Anonymous figures have a way of piquing our curiosity and compelling us to learn more. Think of Watergate’s Deep Throat or the notorious Unabomber. Now that we know that Deep Throat was really FBI agent Mark Felt and that the Unabomber was a schizophrenic mathematician named Ted Kaczynski, those figures somehow cease to be as interesting as they once were.
The same goes for anonymous figures in the Bible. Perhaps the most well known in the New Testament is the so-called beloved disciple. Apart from Jesus, this character—whose identity is never revealed—should be regarded as one of the most intriguing figures in the Gospel of John. However, since many assume they already know this figure’s identity, he often fails to inspire the sense of mystery that the story intends to evoke.
The most common identification of this character is drawn from an early tradition, which holds that the beloved disciple was an actual individual known as John, the son of Zebedee, a disciple of Jesus. This theory also identifies the son of Zebedee as the author of the Gospel of John. This idea remains an important view among contemporary Christians, though there is little evidence to support it. Other scholars have variously identified the beloved disciple as Lazarus (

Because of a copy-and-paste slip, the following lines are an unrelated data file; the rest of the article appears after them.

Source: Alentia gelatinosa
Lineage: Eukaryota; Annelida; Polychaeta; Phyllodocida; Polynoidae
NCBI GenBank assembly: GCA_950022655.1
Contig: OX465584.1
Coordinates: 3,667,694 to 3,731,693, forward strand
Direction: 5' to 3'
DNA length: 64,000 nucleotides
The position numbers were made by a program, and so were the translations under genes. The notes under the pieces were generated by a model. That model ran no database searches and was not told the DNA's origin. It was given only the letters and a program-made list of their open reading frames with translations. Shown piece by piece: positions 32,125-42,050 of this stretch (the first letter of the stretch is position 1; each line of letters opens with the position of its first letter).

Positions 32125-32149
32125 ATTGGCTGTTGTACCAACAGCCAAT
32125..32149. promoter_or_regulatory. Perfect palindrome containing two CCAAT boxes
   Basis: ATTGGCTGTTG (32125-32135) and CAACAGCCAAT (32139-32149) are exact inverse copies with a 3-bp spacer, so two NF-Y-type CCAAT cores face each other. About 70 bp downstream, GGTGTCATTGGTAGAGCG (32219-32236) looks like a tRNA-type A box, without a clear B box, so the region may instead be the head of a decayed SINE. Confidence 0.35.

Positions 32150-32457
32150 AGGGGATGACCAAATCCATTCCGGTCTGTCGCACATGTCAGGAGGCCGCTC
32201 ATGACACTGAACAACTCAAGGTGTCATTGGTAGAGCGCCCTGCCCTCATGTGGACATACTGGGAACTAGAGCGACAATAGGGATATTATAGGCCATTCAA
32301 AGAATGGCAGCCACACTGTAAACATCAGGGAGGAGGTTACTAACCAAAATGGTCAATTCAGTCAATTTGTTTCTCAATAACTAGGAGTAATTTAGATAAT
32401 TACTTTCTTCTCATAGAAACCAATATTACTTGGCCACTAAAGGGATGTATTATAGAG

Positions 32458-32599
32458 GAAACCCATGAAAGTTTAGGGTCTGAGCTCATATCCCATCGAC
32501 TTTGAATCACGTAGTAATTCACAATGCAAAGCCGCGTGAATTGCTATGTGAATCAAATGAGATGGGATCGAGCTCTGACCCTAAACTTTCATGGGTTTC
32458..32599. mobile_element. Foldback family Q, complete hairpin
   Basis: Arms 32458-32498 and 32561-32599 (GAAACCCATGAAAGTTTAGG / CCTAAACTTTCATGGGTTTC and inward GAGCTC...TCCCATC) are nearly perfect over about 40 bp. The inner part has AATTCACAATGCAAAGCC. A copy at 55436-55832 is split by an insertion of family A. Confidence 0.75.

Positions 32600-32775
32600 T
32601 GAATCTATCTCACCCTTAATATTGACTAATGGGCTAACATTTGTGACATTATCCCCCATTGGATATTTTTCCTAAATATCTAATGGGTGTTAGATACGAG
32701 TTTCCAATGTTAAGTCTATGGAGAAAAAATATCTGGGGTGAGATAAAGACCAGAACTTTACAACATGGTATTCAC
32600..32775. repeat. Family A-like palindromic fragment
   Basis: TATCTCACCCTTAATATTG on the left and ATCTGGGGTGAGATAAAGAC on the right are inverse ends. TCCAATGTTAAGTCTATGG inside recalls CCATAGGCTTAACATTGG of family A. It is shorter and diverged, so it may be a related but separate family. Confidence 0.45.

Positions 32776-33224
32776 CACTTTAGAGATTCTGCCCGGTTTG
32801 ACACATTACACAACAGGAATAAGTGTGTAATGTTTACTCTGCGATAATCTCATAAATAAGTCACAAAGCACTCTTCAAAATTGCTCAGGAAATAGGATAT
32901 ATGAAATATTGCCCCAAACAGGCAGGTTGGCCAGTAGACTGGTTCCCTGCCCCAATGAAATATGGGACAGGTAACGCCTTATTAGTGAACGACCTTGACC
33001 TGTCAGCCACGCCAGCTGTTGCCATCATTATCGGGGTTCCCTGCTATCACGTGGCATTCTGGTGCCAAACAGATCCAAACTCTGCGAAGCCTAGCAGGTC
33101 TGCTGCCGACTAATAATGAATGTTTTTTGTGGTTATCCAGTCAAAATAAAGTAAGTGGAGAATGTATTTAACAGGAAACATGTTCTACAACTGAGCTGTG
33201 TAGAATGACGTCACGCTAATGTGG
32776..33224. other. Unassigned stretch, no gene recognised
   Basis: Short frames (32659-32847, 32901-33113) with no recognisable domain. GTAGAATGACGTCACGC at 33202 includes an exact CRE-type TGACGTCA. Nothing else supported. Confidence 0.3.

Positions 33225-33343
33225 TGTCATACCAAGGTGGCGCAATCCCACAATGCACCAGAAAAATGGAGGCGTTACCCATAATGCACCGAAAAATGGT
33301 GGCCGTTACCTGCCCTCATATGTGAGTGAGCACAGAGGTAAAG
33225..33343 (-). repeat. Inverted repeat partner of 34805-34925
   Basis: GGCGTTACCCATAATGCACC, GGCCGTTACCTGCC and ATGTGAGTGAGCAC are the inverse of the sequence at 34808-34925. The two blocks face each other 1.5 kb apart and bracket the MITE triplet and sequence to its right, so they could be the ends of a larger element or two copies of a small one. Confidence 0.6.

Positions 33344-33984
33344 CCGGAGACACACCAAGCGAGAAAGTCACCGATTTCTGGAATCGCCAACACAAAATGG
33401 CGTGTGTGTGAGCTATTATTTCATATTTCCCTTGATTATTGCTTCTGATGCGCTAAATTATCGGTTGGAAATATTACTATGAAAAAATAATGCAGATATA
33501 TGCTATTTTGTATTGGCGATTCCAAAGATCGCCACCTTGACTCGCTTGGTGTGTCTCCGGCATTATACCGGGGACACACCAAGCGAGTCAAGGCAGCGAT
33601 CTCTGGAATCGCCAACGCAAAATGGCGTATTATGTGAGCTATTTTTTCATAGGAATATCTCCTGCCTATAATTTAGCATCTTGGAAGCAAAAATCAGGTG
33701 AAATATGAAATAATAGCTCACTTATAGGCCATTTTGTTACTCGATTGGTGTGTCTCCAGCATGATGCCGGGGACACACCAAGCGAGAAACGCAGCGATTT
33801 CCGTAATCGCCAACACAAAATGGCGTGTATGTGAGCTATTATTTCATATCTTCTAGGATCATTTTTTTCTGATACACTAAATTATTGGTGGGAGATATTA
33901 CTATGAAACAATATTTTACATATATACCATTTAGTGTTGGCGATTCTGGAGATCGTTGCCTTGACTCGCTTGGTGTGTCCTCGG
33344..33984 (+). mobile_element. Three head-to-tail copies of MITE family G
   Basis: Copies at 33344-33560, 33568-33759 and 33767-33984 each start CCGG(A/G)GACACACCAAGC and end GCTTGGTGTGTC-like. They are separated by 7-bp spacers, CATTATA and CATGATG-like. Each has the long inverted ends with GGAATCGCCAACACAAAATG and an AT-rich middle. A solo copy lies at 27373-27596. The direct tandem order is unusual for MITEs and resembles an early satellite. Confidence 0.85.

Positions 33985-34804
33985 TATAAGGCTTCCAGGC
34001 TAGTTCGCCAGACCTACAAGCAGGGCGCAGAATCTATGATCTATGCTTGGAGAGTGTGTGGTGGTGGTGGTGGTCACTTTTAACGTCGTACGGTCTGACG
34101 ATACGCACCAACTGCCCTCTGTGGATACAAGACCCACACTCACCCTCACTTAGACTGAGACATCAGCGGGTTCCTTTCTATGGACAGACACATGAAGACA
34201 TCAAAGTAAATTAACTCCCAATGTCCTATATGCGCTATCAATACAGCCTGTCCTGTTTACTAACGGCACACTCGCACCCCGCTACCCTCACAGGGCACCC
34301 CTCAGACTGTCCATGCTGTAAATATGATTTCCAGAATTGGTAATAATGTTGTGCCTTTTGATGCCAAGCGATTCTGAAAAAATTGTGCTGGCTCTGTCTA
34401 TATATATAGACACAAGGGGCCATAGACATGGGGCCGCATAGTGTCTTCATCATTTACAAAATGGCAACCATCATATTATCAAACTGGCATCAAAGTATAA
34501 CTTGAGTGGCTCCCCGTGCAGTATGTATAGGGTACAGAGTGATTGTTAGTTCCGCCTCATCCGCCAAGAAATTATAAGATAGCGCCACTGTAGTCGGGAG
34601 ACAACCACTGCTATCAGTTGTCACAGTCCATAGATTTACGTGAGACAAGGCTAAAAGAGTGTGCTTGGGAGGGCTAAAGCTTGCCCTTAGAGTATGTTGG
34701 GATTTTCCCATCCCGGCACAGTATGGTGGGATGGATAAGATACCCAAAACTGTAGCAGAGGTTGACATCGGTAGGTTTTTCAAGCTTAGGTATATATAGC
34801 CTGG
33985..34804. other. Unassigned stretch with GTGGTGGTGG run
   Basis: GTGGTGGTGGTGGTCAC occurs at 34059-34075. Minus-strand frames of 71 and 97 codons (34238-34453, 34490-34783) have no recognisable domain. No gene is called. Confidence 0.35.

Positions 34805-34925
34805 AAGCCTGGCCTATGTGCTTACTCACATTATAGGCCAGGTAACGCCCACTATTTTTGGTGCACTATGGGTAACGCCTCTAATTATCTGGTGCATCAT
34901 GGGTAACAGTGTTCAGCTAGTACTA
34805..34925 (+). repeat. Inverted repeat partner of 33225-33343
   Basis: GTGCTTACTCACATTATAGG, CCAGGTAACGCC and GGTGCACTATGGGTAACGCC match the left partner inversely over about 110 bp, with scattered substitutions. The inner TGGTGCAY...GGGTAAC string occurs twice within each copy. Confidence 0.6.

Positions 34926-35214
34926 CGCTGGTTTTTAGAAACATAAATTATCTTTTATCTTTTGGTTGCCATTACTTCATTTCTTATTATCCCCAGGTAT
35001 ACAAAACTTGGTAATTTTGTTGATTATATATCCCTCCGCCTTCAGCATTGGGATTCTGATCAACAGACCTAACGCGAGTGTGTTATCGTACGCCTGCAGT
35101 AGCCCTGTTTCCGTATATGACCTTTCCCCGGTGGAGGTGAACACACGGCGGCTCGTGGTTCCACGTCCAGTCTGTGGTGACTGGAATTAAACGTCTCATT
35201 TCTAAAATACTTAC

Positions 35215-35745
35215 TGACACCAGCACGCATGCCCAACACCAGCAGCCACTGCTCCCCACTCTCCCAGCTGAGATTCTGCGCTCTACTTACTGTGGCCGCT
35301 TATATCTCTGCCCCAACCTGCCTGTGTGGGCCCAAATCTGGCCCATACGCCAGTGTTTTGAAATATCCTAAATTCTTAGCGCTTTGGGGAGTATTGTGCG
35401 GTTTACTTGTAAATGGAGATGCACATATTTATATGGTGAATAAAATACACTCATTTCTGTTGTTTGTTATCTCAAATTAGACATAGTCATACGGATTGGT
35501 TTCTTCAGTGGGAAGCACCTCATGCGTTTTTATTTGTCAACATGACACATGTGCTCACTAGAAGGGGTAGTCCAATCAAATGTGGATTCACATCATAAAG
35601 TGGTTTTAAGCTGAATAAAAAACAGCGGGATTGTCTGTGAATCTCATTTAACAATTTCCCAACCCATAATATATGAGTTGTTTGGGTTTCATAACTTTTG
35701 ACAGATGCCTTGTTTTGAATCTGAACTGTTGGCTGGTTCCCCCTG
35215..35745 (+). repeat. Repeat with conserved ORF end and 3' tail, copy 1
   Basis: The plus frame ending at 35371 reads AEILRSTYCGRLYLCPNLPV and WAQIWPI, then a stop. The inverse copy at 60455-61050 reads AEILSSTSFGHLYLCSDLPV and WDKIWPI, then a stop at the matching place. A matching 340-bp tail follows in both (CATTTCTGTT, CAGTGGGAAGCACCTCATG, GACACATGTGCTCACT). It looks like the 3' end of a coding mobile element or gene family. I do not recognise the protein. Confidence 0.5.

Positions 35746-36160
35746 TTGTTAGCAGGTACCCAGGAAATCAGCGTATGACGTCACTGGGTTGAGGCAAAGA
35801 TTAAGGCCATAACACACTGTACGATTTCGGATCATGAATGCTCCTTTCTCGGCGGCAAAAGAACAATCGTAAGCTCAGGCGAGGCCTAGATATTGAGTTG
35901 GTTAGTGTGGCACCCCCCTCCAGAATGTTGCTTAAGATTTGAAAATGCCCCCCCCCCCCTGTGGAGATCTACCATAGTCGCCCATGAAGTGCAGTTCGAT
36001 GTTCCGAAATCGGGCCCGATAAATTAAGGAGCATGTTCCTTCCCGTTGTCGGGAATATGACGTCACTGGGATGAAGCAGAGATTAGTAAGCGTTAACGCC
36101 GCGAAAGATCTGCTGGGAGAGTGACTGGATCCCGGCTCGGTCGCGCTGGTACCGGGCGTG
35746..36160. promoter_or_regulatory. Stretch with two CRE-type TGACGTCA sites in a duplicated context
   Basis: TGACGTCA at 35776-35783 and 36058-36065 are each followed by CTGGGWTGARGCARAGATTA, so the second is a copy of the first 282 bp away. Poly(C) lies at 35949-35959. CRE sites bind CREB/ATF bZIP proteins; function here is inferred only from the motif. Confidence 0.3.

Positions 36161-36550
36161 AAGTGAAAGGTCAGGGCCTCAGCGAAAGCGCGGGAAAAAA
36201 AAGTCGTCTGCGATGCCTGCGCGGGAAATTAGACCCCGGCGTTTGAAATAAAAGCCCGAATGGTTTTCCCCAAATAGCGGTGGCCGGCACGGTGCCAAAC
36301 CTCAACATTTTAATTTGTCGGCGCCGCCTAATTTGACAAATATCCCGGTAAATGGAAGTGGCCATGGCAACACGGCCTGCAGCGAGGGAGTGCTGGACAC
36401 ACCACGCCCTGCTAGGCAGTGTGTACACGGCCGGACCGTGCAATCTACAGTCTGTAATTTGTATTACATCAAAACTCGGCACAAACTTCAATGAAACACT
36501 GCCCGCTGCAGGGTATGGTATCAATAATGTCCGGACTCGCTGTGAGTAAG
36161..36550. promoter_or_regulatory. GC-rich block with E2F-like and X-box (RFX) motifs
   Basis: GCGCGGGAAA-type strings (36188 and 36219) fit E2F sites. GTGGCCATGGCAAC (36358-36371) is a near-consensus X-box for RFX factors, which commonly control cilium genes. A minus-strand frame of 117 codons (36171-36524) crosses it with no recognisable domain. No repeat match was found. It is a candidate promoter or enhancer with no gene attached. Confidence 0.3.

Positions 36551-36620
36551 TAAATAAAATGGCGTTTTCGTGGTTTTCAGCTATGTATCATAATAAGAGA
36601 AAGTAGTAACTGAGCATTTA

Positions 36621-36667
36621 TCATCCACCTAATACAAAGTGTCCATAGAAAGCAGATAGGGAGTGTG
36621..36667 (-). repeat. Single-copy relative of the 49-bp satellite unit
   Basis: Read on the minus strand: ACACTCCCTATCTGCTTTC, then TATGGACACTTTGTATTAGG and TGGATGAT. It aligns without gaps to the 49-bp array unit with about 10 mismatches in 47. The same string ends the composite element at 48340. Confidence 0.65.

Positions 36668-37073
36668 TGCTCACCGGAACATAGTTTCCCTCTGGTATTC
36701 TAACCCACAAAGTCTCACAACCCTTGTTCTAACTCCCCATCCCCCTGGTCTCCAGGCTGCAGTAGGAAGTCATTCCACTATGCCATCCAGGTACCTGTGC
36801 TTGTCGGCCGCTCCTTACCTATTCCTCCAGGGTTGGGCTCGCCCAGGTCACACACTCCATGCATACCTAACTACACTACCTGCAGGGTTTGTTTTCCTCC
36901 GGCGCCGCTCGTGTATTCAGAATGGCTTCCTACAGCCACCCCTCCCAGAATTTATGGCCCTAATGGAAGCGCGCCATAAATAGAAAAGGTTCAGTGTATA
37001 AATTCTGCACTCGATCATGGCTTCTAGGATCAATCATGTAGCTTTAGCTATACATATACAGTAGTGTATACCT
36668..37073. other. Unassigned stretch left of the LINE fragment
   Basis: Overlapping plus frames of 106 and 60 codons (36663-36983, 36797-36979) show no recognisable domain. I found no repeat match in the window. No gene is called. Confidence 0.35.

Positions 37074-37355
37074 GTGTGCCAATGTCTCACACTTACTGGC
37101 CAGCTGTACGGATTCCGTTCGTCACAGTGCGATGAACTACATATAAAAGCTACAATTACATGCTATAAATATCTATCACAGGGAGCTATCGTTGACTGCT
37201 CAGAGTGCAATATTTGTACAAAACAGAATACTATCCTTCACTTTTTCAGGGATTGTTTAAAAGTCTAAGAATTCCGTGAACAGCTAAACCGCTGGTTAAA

The shadowy figure known as “the disciple whom Jesus loved” appears in five scenes in the Gospel of John (
Perhaps a historical individual actually stood behind the figure of the beloved disciple. Nevertheless, the beloved disciple is anonymous in the text and must remain so to fulfill the role given him in the story. The point John’s Gospel makes is that any reader who wishes to follow Jesus can become a beloved disciple by following his lead. From the pages of the story the beloved disciple beckons the reader: “Follow Jesus as I have followed him, and you too can become a disciple whom Jesus loves.”